The RSA SecurID authentication mechanism consists of a “token” — either hardware (e.g. a USB dongle) or software (a soft token) — which is assigned to a computer user and which generates an authentication code at fixed intervals (usually 60 seconds) using a built-in clock and the card’s factory-encoded random key (known as the “seed”). The seed is unique for each token, and is loaded into the corresponding RSA SecurID server (RSA Authentication Manager, formerly ACE/Server) as the tokens are purchased.
Here is the bavk of the device some device identification codes hidden.
What is inside?
Again all the electronics was cast inside some resin that looked a bit hard to remove. So I don’t get to know on which tiny processor thus device runs with. The battery is also inside the same resin (when battery runs out this device is useless waste). Only exposed contacts seem to be those contacts that look like some kind of test/programming connector.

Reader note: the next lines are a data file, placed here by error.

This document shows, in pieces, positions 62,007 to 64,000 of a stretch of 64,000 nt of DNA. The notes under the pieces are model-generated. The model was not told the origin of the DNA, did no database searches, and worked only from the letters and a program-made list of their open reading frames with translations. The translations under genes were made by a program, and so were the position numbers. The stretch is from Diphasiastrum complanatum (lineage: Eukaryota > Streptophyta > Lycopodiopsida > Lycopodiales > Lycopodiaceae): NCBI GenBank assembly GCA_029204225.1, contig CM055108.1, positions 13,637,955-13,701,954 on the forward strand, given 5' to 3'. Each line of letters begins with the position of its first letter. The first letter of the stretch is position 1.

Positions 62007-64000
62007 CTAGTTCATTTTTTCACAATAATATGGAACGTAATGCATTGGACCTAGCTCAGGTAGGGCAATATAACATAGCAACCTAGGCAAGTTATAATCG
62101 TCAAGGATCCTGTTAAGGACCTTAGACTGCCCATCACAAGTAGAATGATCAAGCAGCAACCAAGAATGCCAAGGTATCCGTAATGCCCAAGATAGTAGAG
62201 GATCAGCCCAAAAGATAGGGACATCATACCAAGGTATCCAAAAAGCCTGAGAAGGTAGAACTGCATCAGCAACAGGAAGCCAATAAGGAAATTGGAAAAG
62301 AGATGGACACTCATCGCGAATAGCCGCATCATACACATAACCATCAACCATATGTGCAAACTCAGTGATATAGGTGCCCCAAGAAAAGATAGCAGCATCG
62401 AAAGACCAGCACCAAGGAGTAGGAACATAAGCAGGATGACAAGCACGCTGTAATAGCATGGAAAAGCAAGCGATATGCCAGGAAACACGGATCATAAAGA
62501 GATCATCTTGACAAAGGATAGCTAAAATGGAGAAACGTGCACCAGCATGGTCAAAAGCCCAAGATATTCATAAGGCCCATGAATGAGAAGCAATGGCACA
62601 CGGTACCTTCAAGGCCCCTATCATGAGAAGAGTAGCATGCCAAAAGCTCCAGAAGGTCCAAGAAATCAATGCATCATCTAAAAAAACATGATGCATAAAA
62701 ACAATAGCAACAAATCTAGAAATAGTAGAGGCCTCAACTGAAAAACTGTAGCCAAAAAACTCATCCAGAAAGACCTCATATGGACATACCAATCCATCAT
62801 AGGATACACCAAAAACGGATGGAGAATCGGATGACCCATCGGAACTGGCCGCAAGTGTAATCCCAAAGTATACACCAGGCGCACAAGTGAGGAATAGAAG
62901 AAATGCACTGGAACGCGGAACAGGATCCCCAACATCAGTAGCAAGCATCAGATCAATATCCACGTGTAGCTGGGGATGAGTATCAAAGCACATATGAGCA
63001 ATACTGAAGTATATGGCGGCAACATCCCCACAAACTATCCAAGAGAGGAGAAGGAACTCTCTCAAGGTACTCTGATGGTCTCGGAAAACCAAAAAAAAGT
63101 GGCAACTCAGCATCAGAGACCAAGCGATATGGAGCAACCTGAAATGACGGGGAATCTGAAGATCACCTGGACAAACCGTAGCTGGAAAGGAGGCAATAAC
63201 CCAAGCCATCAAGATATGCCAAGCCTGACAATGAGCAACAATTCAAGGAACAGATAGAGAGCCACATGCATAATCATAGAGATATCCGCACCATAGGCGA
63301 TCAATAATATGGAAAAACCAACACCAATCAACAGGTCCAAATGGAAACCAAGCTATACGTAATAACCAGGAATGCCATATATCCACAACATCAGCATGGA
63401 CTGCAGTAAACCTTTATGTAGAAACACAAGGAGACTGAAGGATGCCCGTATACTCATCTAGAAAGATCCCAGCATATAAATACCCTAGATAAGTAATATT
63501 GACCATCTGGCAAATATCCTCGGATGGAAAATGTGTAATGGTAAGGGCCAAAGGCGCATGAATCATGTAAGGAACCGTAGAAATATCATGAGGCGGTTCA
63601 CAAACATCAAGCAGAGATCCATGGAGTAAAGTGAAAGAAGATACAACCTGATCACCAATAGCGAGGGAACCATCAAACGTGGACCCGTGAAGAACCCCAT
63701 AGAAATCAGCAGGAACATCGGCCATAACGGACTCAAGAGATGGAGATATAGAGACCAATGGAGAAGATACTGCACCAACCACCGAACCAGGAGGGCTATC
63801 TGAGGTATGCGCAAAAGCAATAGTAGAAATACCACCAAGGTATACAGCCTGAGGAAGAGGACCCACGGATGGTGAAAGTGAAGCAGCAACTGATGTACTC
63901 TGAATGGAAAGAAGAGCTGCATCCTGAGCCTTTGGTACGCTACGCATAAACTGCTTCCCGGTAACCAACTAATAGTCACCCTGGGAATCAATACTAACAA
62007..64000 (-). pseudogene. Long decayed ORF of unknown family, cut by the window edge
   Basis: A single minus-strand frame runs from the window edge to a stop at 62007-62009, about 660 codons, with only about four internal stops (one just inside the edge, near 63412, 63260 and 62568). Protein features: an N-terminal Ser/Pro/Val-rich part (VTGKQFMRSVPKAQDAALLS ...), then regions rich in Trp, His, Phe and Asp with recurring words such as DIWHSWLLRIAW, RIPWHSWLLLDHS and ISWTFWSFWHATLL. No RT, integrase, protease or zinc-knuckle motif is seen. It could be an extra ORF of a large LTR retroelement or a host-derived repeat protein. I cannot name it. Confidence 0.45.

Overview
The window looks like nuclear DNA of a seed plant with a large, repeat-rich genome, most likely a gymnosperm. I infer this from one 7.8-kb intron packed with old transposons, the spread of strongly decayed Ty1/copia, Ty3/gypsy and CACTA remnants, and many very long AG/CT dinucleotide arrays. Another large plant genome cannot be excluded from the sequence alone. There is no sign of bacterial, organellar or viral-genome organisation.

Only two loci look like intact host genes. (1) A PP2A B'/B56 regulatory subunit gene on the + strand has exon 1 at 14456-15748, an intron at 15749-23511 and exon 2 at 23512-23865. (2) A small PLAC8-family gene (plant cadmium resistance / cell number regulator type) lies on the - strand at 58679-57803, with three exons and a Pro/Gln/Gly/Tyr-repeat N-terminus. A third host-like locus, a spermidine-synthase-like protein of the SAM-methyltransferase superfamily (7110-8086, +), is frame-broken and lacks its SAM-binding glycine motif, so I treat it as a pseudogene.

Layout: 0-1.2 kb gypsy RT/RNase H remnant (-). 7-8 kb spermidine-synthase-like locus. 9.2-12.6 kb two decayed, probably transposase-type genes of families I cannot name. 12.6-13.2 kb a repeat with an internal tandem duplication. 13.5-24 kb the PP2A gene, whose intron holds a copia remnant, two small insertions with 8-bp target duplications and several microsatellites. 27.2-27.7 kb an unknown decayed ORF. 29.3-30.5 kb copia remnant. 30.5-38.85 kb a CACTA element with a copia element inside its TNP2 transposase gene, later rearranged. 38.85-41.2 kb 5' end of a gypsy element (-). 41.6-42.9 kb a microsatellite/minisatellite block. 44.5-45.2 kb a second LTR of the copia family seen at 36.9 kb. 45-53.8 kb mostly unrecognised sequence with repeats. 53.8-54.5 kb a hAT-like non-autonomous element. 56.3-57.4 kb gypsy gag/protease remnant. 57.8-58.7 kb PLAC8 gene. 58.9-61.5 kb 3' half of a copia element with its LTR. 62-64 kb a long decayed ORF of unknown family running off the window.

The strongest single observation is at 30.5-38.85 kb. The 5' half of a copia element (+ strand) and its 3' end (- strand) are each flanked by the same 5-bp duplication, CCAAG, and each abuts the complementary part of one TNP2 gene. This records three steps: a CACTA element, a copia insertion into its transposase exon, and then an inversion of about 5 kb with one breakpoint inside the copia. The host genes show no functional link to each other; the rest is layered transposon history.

This unit I received still has some battery power left. What tricks could be done with this device? Anyways I have understood that those old SecurID devices are not very secure anymore.
A little bit searching on the Internet reveals other teardowns that dig deeper into the secrets of the device. RSA SecureID Teardown article has this nice picture of the circuit board components:
Under the hood: SecurID fob: single-chip safety net article has also some more details. on this device.